Why does tonic water glow?

John Woodland
4 min readJul 9, 2020

A brief history of quinine, fluorescence and the probable origin of the G&T.

Tonic water illuminated by ultraviolet light. (Cathy Scola, Getty Images)

Tonic water glows faintly in sunlight — a phenomenon that is even more apparent when it is illuminated by ultraviolet light. This glow, called fluorescence, is a special characteristic of tonic water’s main ingredient: quinine.

Quinine is what chemists call a natural product — a molecule produced by a living organism, usually a plant, that often has valuable therapeutic properties.

Quinine is extracted from the bark of trees belonging to the genus Cinchona. These trees originated in the high altitudes of South America but are now found all over the world.

The discovery of quinine

According to one account, the Native Peruvians chewed the bark of Cinchona trees to stop shivering while they worked in the cold streams of Spanish-owned mines. Early physicians in Peru suspected that concoctions of the bark might also be able to stop the shivering associated with attacks of febrile illnesses. They tried the bark of the “fever tree” on patients suffering from malaria and found that their feverish symptoms were miraculously relieved.

The term “quinine” is derived from quina-quina, the name that the Native Peruvians gave to the special bark and which means medicine of medicines or bark of barks. From the mid-19th century to the 1940s, quinine became the standard treatment for malaria throughout the world. Consequently, it has been described as “a drug that has probably benefited more people than any other in the combat of infectious disease”.

Prior to the isolation of quinine by two French chemists in 1820, the bark was administered as a suspension in wine or spirits to offset its bitterness. British officials stationed in 19th-century India mixed their medicinal quinine with gin. This recipe probably evolved into the gin and tonic drink we know today.

(Incidentally, if you were hoping to drink enough tonic water to act as a malaria prophylactic, a quick calculation suggests that you would need to drink up to ten litres of tonic water to consume a therapeutic dose of quinine! If you drank that much, malaria would be the least of your problems…)

“An extremely vivid and beautiful celestial blue colour”

The glow exhibited by a solution of quinine in sunlight was first observed by Sir John Herschel (1792–1871), a famous polymath, who wrote:

Though perfectly transparent and colourless when held between the eye and the light … it [the quinine solution] yet exhibits … under certain incidences of light an extremely vivid and beautiful celestial blue colour.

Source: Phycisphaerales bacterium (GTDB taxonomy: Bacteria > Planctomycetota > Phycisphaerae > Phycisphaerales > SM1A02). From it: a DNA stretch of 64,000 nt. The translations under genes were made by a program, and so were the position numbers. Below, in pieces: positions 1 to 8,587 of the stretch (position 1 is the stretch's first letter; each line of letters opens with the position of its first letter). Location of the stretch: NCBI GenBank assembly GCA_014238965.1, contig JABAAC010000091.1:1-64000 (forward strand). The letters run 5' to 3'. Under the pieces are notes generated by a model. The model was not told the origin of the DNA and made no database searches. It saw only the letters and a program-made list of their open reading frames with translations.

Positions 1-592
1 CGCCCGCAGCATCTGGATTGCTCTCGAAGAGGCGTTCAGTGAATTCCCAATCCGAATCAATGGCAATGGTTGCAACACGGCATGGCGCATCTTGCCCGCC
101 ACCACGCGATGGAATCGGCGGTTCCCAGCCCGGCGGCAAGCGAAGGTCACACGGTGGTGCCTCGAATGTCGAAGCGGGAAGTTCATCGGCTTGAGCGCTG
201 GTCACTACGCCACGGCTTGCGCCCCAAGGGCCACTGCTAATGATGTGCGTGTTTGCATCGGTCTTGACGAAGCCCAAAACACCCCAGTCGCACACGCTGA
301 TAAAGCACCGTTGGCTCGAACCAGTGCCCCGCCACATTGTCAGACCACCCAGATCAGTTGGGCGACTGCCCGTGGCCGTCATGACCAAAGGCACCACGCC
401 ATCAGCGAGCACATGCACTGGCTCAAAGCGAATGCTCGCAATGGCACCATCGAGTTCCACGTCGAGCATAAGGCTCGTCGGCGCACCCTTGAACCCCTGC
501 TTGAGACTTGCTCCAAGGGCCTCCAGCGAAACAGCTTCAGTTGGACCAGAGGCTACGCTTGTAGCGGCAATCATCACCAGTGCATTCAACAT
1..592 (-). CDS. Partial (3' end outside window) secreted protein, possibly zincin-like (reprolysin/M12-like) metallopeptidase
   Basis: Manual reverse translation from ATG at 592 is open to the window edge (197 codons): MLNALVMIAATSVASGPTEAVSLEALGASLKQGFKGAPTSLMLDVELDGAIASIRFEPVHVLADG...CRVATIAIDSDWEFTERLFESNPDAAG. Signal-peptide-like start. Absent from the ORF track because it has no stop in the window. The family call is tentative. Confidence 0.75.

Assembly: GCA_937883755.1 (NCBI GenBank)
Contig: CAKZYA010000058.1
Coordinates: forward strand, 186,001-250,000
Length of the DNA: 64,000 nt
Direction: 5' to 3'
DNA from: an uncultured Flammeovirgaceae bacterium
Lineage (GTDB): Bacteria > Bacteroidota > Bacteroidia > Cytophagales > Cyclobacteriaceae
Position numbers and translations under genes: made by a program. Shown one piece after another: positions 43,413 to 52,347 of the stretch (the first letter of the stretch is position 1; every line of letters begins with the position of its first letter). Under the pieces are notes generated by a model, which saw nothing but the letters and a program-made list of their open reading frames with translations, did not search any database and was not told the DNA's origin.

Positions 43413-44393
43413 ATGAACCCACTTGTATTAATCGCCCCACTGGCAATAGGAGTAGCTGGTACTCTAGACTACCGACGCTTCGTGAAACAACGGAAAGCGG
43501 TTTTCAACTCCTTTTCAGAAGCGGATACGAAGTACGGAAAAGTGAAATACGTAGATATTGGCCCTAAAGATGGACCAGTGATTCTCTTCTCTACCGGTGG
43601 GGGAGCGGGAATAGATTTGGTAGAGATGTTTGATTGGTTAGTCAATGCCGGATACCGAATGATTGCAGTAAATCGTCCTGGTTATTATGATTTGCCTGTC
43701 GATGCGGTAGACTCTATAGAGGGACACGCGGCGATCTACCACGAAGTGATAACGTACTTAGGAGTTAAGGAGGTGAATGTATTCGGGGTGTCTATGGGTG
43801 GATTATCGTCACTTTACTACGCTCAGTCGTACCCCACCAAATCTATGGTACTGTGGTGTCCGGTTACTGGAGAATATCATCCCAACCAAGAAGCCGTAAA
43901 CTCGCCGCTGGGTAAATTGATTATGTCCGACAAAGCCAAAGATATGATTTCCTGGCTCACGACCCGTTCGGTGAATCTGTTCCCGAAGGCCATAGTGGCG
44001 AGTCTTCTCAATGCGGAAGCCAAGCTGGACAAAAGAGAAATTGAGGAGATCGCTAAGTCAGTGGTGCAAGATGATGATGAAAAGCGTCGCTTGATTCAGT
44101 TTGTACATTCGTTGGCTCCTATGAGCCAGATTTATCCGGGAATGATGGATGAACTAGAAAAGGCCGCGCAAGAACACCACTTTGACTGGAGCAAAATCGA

This was the first documented description of the “fluorescence” of quinine — a word that was coined some years later by Sir George Stokes, a physicist and mathematician. Together, these observations by Herschel and Stokes laid the foundation for a century-and-a-half of intense development in the field of fluorescence which has had an enormous impact across many disciplines.

Investigating human bone cells under the microscope using modern fluorescence techniques. (Michael W. Davidson, Florida State University)

A curious electron dance

Fluorescence is the absorption and subsequent release of light from a molecule. Most molecules absorb a small “packet” of light energy, called a photon, and then dissipate that energy in the form of heat. But molecules that fluoresce, such as quinine, can release this energy as light instead of heat.

Once it has absorbed a photon, quinine is able to remain in an “excited state” for a very brief period of time (millionths of a second). This excited state is not stable; eventually, the molecule loses its energy and returns to its unexcited ground state. In the process, a photon of light is released and is visible to our eyes as a glow, or fluorescence.

Some energy is always lost during the absorption and emission of light, with the result that the energy of the emitted photon is always less than the energy of the photon that was absorbed. Because the energy of light is inversely proportional to its wavelength, this means that quinine glows with the “celestial blue colour” described by Herschel when it is illuminated by ultraviolet light. On the electromagnetic spectrum, ultraviolet light (which is usually invisible to our eyes, or may look slightly purple) is higher in energy than blue light. The sun also produces ultraviolet light, which is why the fluorescence of tonic water is visible if you happen to be “daytime drinking” outside in the sun!

An interesting final remark is that quinine fluoresces more strongly in acidic solutions. Hence, adding a squeeze of lemon juice to your G&T will lower the pH of the solution, making it more acidic. This, in turn, makes the fluorescence of quinine under ultraviolet light (or in sunlight) even more pronounced. Cheers!

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John Woodland

Research scientist, musician and broadcaster ​based in Cape Town, South Africa.